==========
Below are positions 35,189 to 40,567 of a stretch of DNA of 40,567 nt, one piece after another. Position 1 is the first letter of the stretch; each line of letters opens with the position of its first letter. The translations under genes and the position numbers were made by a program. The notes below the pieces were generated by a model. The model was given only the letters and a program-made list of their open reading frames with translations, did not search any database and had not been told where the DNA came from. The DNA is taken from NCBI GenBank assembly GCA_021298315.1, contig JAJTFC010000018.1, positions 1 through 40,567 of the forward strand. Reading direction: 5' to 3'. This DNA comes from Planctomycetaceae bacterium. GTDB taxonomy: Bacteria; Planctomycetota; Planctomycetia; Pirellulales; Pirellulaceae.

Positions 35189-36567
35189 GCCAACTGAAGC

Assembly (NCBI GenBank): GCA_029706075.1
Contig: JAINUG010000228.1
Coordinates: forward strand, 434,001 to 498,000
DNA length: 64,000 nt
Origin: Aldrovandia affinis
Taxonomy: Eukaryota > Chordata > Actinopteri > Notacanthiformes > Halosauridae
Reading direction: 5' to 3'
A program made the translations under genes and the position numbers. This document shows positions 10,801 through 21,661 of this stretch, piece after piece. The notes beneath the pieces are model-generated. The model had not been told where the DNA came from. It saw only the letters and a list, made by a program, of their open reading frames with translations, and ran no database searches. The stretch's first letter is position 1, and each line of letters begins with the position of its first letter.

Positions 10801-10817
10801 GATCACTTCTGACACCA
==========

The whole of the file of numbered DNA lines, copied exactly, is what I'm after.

Below are positions 35,189 to 40,567 of a stretch of DNA of 40,567 nt, one piece after another. Position 1 is the first letter of the stretch; each line of letters opens with the position of its first letter. The translations under genes and the position numbers were made by a program. The notes below the pieces were generated by a model. The model was given only the letters and a program-made list of their open reading frames with translations, did not search any database and had not been told where the DNA came from. The DNA is taken from NCBI GenBank assembly GCA_021298315.1, contig JAJTFC010000018.1, positions 1 through 40,567 of the forward strand. Reading direction: 5' to 3'. This DNA comes from Planctomycetaceae bacterium. GTDB taxonomy: Bacteria; Planctomycetota; Planctomycetia; Pirellulales; Pirellulaceae.

Positions 35189-36567
35189 GCCAACTGAAGC

Assembly (NCBI GenBank): GCA_029706075.1
Contig: JAINUG010000228.1
Coordinates: forward strand, 434,001 to 498,000
DNA length: 64,000 nt
Origin: Aldrovandia affinis
Taxonomy: Eukaryota > Chordata > Actinopteri > Notacanthiformes > Halosauridae
Reading direction: 5' to 3'
A program made the translations under genes and the position numbers. This document shows positions 10,801 through 21,661 of this stretch, piece after piece. The notes beneath the pieces are model-generated. The model had not been told where the DNA came from. It saw only the letters and a list, made by a program, of their open reading frames with translations, and ran no database searches. The stretch's first letter is position 1, and each line of letters begins with the position of its first letter.

Positions 10801-10817
10801 GATCACTTCTGACACCA